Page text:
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Texas women's clinic restrictions increased fertility rate for unmarried women, study finds

Tuesday, April 17, 2018


LAWRENCE — Recent restrictions and funding limitations on women's health organizations in Texas increased driving distance to women's health centers and led to a 2.4 percent increase in the fertility rate for unmarried women, according to a study co-authored by a University of Kansas economist. The researchers found no statistically significant change in the birth rate among married mothers.

"These clinics were really helping unmarried women avoid unplanned children," said David Slusky, assistant professor of economics. "Removing funding for them and causing them to close had a much stronger effect on unmarried mothers."

The article "The Impact of Women's Health Clinic Closures on Fertility" is forthcoming in the American Journal of Health Economics, one of the country's top health economics academic journals. Slusky's co-author is Yao Lu, manager at Analysis Group Inc. in Boston.

In an action aimed at preventing abortions, the Texas state legislature in 2011 instituted broad cuts to family planning services that resulted in closure or reduced hours at more than 80 clinics, about one-third of which were affiliated the national network Planned Parenthood. Other researchers estimated as a result there were almost 50 percent fewer organizations to help poor women plan their pregnancies.

The specialized clinics had offered contraceptive and sometimes abortion services in addition to often serving as a primary point of access to the health care system for women.

Unlike previous research that examined county-level data, Lu and Slusky calculated the driving distance to the nearest clinic in that network for each ZIP code. They also calculated fertility rates for each ZIP code, using restricted geotagged data of all Texas birth certificates from 2008 to 2013.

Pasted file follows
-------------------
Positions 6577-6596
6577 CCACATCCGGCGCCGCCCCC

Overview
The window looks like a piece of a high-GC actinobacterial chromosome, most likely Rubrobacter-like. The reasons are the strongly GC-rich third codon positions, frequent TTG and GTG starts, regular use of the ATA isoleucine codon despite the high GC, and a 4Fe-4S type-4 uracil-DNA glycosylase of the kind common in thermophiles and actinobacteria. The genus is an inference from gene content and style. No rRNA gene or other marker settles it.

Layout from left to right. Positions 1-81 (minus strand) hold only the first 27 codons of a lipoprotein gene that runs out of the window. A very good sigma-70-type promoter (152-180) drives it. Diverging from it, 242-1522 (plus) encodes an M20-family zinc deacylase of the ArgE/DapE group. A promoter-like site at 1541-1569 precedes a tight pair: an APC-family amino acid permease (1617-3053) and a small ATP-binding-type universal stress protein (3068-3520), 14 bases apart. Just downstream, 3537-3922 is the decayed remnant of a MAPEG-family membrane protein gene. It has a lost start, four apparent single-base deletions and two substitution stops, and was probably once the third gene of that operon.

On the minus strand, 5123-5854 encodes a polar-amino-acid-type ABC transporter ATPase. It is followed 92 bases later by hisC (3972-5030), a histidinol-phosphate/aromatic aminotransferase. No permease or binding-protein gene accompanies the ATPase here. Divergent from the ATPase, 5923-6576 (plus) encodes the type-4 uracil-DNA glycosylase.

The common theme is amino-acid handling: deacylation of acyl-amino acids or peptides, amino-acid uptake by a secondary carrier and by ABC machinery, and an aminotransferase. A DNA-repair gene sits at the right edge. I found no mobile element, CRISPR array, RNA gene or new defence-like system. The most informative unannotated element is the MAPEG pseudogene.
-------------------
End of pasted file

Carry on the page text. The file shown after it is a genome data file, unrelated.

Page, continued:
They found the increase in driving distance to the nearest clinic over this time period led to a statistically significant increase in fertility rates concentrated among unmarried women.

Clinic closures could have affected fertility rates through a lack of access to contraception, leading more women to have unplanned pregnancies, the researchers said. The changes in access to contraception appear to be the driver of the change in fertility rates in Texas because the vast majority of clinics that closed during the time period of the analysis only provided non-abortion family planning services, they added.

One potential unintended consequence of the funding cuts is that they would not result in a net savings of public funds because researchers have found that children born to unmarried mothers are more likely to experience worse economic conditions, including being more likely to grow up in unstable living arrangements, be in poverty and receive less education, he said.

"The majority of children of unmarried mothers grow up in more dire economic circumstances," Slusky said.

He said this policy change could cost the state of Texas in other ways through Medicaid funds or other social or institutional costs.

The findings could be significant given attitudes in a majority-Republican Congress, for example, that could seek to enact previous state-level funding cuts to women's health and family planning services nationwide, Slusky said. Or the study could be useful information for policymakers in other states considering similar cuts to funding for women's health and family planning services because it could show them potential unintended consequences.

"Those consequences need to be taken into account in future decisions," Slusky said.

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